Eric D. Brown, D.Sc.

Data Science | Entrepreneurship | ..and sometimes Photography

Tag: flexibility

The Agile Data Center

Server-Room-726x400I participated in the #DataCtrChat Twitter chat last week to join in on the conversation about the Agile Data Center. If you haven’t joined in on a Twitter chat recently, you should. The #DataCtrChat is a great one to be a part of, especially if you’re interested in the data center.

One of the questions in last week’s chat was a simple one, but one that has a complex answer. The question was:

What differentiates an Agile Data Center from a traditional data center?

That is an easy question to ask but is a very difficult one to answer. The answer really depends on how each organization views and uses their data center, but I’m going to try to develop an answer in this post.

Every company has a different view about their data center. Some organizations may outsource their entire data center, others may have some cloud presence combined with an on-premises data center while others may have a completely on-premises data center.

Because each organization has a different definition for their data center, it’s difficult to provide a one-size-fits-all answer to the differences between an agile data center and a traditional data center.

That said, we can easily talk about the concept of ‘agility’ within a data center. Regardless of how a company views and uses their data center, there is always room for an agile mindset within the data center.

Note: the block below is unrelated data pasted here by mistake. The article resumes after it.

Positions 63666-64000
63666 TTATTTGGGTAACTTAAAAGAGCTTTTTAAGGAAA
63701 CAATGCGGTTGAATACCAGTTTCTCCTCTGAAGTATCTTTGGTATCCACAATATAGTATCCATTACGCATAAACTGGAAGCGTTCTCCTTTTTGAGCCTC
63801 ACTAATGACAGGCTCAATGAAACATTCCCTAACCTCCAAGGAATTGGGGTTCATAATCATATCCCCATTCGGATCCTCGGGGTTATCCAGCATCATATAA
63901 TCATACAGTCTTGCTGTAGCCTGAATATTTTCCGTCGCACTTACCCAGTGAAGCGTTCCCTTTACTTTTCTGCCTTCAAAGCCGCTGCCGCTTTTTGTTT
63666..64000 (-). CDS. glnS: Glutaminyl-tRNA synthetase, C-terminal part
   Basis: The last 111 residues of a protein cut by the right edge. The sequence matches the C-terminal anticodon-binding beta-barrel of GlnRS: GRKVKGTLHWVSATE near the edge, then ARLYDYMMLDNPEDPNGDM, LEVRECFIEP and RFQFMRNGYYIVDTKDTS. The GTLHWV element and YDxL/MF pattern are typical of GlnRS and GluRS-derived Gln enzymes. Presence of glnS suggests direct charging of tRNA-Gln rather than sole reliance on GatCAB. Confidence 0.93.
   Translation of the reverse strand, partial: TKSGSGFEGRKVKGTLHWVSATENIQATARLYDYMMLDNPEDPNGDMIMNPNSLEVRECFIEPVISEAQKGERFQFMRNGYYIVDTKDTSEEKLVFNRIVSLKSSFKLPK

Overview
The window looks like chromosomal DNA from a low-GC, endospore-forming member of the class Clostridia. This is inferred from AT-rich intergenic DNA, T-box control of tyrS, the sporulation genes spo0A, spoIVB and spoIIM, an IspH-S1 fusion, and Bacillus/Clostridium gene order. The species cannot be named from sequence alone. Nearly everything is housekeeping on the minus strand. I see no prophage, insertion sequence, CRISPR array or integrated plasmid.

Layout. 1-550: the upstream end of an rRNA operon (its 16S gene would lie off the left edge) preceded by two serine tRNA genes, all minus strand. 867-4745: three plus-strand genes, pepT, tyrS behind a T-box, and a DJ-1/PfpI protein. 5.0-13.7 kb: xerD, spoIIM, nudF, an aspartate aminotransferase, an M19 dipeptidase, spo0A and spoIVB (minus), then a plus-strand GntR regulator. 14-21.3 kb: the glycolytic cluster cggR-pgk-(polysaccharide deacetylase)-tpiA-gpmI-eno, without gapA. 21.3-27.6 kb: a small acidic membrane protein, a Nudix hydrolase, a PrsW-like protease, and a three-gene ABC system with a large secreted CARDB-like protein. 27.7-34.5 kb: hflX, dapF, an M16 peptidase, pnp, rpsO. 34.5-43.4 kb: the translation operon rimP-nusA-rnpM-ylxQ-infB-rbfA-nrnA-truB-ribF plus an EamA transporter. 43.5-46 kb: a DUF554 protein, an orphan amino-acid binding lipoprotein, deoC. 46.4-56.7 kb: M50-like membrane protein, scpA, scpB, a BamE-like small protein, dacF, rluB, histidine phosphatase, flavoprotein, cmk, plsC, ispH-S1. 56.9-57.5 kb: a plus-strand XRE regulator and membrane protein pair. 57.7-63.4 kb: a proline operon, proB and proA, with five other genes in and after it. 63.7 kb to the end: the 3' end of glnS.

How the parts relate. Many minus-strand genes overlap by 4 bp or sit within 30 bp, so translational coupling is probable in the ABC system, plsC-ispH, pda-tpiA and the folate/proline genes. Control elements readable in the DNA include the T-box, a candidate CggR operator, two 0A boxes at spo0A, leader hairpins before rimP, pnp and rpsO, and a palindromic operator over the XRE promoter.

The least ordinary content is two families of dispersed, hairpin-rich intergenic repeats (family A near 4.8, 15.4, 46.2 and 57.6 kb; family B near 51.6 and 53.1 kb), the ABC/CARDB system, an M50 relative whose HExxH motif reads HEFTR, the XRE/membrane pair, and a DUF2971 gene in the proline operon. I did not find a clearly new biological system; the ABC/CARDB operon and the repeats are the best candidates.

Thinking about agility within the data center opens up many new avenues for companies to explore. With agility in the forefront of data center planning combined with proper planning around security and operations, organizations can begin to think about utilizing their data center in new and innovative ways. With an agile mindset, the concept of the data center moves away from being a liability that continuously consumes resources to being an efficient and effective way to deliver services to internal and external clients.

With all of this in mind, we can now take a stab at making a generalized answer to the question posed previously. The difference between an “Agile” data center and the “traditional” data center can be summed up with the following sentence:

An Agile Data Center is one that allows organizations to efficiently and effectively add, remove and change services at the speed of the business, not the speed of technology.

In the ‘old’ days of the data center, if the business needed more processing power, someone in IT would need to find an underutilized server and then add that server to whatever platform was needed. In recent years, virtualization could have been used to build a new virtual machine to be provide the processing power needed.

Before virtualization, finding and operationalizing the necessary processor power could take days, weeks or even months. With virtualization, it usually takes much less time to get systems up and running but there are still delays in most organizations.